When Koukla dropped anchor in the small port of Deshaies on the island of Guadeloupe, an ominous, dark cloud hung over the bay. Here on this French island we would be up against an obstacle we had never come across before; a language barrier. My father and I both knew a little French, but it was very little, not even enough to communicate really, so this should be interesting.
At first glance, Deshaies was an outwardly charming little fishing village, with cute little shops and a bakery with a multitude of scrumptious looking things. But, we were unable to enjoy them because we first had to exchange currency, because no one would accept our American money. Up until now, we had never had this sort of a problem. Everyone was more than happy to take our green money, but not here. They would only accept francs and euros. It was rather odd because the euro was the preferred currency and the American dollar is worth essentially the same, and is actually worth a few cents more. It was a bit disheartening seeing all the neat things in Deshaies and knowing I could buy nothing, for there was nowhere to exchange our money.
So, we were forced to move on to Basse Terre, which was a much larger city. But, we didn’t want to go all that way today, so we tucked in for the night off a small island called Pigeon Island. The next morning we woke up to a customs boat puttering around, and wouldn’t you know that we were the first boat they decided to board. Next to all the other little fiberglass boats we were quite conspicuous, and a lot of times that has worked out to our disadvantage. But fortunately the French officials were quite cordial in their heavily accented English, and caused us no problems. They seemed to be more out for a joy ride than out inspecting boats really. Although, when they left they had a bit of a problem. They seemed to think their 15-plus foot fly bridge would fit nicely under our bowsprit which has fewer than 8 feet of clearance above the water, so they rammed right into us. It would have been quite comical if we hadn’t been a bit worried about them damaging our stays, but it appeared that they had done more damage to themselves than to us. When they moved away we spotted a thin, blackish green scrape across their gleaming white hull.
After breakfast we continued on to Basse Terre. It was still a bit dreary in the early afternoon when we came in to the unprotected harbor. While we were dropping anchor we rolled to and fro with the heavy ocean swells, which never stopped. When we were getting into our dinghy to go ashore we had to time it just right so that the side we were getting off was down next to the boat, for if we didn’t we’d be way up in the air and it would have been a bit of a jump into the dinghy.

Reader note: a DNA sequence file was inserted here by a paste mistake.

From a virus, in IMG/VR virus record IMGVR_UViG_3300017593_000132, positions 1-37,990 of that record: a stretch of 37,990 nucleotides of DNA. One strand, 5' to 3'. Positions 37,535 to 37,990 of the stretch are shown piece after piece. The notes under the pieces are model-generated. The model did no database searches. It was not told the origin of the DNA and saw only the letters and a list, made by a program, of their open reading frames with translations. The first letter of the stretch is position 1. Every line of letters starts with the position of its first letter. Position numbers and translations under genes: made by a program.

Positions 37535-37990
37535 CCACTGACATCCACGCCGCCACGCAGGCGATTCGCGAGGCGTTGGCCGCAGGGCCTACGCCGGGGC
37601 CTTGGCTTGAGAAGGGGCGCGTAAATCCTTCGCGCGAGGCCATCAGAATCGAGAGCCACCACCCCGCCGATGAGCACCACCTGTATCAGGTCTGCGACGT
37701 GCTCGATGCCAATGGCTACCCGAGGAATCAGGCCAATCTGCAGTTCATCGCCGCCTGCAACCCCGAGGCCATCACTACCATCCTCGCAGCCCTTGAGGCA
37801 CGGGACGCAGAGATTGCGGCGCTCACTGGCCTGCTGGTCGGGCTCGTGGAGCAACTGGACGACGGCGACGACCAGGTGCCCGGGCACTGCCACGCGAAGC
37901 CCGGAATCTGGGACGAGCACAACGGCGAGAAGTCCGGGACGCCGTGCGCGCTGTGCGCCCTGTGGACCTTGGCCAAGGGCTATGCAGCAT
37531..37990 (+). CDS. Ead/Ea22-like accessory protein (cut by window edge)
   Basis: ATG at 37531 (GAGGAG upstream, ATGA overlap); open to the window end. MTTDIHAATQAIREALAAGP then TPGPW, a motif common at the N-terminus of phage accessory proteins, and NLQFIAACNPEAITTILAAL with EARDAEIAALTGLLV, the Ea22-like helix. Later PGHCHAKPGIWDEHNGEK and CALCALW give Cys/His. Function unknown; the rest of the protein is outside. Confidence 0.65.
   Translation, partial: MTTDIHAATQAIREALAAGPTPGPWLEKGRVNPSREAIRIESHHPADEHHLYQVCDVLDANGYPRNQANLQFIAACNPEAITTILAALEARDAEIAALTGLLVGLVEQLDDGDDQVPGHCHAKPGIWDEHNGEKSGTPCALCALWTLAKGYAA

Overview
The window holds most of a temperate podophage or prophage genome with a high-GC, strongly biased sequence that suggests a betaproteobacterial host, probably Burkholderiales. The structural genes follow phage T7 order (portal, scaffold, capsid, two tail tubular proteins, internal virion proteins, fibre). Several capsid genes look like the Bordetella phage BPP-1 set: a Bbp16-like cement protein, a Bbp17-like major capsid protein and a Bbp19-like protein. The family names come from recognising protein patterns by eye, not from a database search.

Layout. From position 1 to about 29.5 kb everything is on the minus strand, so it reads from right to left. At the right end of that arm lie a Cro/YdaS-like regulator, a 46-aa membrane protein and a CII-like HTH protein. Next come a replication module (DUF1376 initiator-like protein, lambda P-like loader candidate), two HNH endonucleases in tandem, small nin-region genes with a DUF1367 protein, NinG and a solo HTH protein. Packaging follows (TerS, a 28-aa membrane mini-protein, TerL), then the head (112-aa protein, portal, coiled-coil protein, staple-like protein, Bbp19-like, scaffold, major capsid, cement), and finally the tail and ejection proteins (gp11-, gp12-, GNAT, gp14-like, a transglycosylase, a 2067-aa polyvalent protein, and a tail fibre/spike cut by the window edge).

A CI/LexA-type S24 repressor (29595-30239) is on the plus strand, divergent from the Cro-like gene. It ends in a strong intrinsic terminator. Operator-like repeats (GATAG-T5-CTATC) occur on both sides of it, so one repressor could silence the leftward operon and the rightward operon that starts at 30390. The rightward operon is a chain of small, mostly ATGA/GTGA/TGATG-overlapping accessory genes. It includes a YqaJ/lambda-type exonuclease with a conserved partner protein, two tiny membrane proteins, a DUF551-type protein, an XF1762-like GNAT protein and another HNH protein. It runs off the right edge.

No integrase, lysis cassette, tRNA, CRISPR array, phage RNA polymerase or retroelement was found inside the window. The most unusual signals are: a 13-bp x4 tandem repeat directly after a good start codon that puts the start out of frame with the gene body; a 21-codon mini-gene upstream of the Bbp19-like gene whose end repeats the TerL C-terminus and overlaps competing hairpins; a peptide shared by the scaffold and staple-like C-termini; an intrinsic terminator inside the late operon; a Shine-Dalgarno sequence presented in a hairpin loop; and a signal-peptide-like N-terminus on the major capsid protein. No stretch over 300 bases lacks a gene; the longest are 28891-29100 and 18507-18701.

Once we were ashore, the very first thing we did was look for a bank. We found one fairly quickly, waited in line, and when it was our turn we were told that they did not change money there, and they sent us to another bank. And then they sent us to another bank, who sent us to another bank, who sent us back to where we started. We ended up changing our money at a rather seedy looking place that also sold lottery tickets and developed film.
Now that we had money we were free to roam Guadeloupe and do as we pleased. For a place that rejected our American money, it looked pretty Americanized. Parts of the island could have been confused for parts of New York City if the signs were in English and the buildings had been taller. There were many American chain stores with a few French specialty shops here and there. It was a rather interesting experience ordering food in a French McDonald’s. My father and I stared at the menu for a good while attempting to translate it with the help of my mini English-French dictionary. The only problem was we first had to guess what the word meant in English, then look it up to confirm that that was what it meant in French. Fortunately, one thing I knew fairly well were my French numbers, so we were able to somehow order, pay, and get our food using broken, atrocious French and a bit of gesticulation. To me, it seemed like quite an accomplishment. It was very odd having something as common and familiar as a McDonald’s be so foreign and interesting.